What do two sisters, two lovers, a maid and an old philosopher know about love?
Belt it out: Three is never a crowd; love requires at least a sextet.
At first, it seems that Mozart's final collaboration with librettist Lorenzo Da Ponte pits men against women. The very title, translated as "They are like that," marks the "they" as fickle women who are as likely to change lovers as they are to change clothes.
Weren't most of the men sitting in Mozart's original audience titillated by the idea of swapping partners?
The action opens in a coffeehouse, where two soldiers, Guglielmo and Ferrando, boast of the purity of their sweethearts, the sisters Fiordiligi and Dorabella. Don Alfonso, who can't wait to prove women as false, overhears the soldiers and bets them that their brides-to-be will not remain faithful. A hoax enables the test of these women's virtue. Don Alfonso informs the sisters that their lovers are heading to war when in fact the men dress up as Albanians. In their disguise, they begin to the woo the sisters with the help of the sisters' maid, Despina.
Initial resistance proves short-lived. The sisters begin to flirt, and then they fall in love with each other's fiancé. Of course, the fascination with switching partners, documented in reality shows like Wife Swap and Trading Spouses as early as 2004, was already an old hat when Così fan tutte premiered in 1790.
The title of the work suggests only women that are "like that" — fickle.
But what pleasure do the brothers get from contemplating the virtue of their wives, wagering on their fidelity and then swapping partners? And just what kind of voyeur is Don Alfonso, who seems far too involved in other people's love affairs? Aren't men, also, "like that"? Weren't most of the men sitting in Mozart's original audience titillated by the idea of swapping partners?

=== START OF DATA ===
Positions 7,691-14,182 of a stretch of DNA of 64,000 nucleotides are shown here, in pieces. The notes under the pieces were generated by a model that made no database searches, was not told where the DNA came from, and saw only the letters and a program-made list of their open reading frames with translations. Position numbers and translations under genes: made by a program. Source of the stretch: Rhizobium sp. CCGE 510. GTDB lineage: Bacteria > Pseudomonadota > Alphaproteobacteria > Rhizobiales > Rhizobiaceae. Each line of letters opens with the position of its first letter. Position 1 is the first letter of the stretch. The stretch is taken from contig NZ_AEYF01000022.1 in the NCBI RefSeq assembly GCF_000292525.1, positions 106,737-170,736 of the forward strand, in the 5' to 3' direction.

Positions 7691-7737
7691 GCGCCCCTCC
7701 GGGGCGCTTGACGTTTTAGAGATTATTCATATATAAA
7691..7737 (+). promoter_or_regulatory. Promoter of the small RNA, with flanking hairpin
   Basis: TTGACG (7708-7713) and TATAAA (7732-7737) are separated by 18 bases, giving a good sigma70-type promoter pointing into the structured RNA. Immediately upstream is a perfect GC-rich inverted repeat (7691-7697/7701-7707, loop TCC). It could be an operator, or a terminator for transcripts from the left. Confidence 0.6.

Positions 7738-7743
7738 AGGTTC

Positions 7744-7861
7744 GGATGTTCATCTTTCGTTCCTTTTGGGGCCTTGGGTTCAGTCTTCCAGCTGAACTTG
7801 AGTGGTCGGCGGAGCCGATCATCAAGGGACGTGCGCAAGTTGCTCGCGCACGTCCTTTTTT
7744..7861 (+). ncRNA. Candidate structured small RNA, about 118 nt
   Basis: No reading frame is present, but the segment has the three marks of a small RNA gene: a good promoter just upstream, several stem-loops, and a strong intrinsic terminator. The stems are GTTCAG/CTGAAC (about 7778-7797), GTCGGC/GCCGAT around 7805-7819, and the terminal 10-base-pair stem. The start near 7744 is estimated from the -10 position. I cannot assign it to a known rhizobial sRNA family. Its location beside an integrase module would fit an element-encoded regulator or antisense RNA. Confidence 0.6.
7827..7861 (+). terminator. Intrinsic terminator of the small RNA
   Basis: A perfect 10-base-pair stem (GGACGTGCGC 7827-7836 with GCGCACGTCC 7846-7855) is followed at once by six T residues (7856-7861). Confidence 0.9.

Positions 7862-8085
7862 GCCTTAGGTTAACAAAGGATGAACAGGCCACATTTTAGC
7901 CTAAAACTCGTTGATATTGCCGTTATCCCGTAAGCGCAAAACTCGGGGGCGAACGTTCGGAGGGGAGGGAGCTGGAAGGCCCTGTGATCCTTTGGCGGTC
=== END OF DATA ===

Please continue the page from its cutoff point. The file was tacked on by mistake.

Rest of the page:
Women fare the worst in the title, but everyone seems equally and deliciously culpable.
It may take a village to raise a child, but it takes a crowd to make a love plot work in an opera.
Numbers are critical in Così fan tutte. Participants accumulate, aggregate and break into smaller conspiracies. So as the songs range from solos to duets and from trios to quintets and sextets, numerical groupings say a lot about what's happening in the plot.
Take, for instance, Dorabella's strident "Smanie implacabili" (Torments implacable). Although she is accompanied by her sister and her maid, the loss of her lover makes her feel utterly singular and alone, which makes perfect sense for an aria:
The duet is ideal for lovers or siblings, as Dorabella and Fiordiligi prove in the sweet "Ah, guarda sorella" (Oh look, sister):
Trios are perfect for erotic triangles, thus the wrenching sweetness of "Suave il vento" (Sweet in the wind), sung by the sisters and Don Alfonso as the officers appear to depart, conceals Alfonso's ulterior motives:
Alfonso has by this point already inserted himself into the couples' teary farewell, making for the queasy quintet "Sento, o Dio, che questo piede è restio" (I feel, oh Lord, my foot is reluctant). The sisters are teary, but Alfonso, Guglielmo and Ferrando are in the midst of a wager and only pretending:
Mozart saves the rousing sextet "Alla Bella Despinetta" (To the pretty Despina) for an extraordinary moment of complexity as Alfonso introduces the disguised brothers to Despina, who has become his partner in crime. Frivolity ensues until the sisters appear, finding these strangers confusing and arousing:
What is there to do, in the end, but take a sheepish bow and move on? Everyone loses the wager, which also means everyone wins.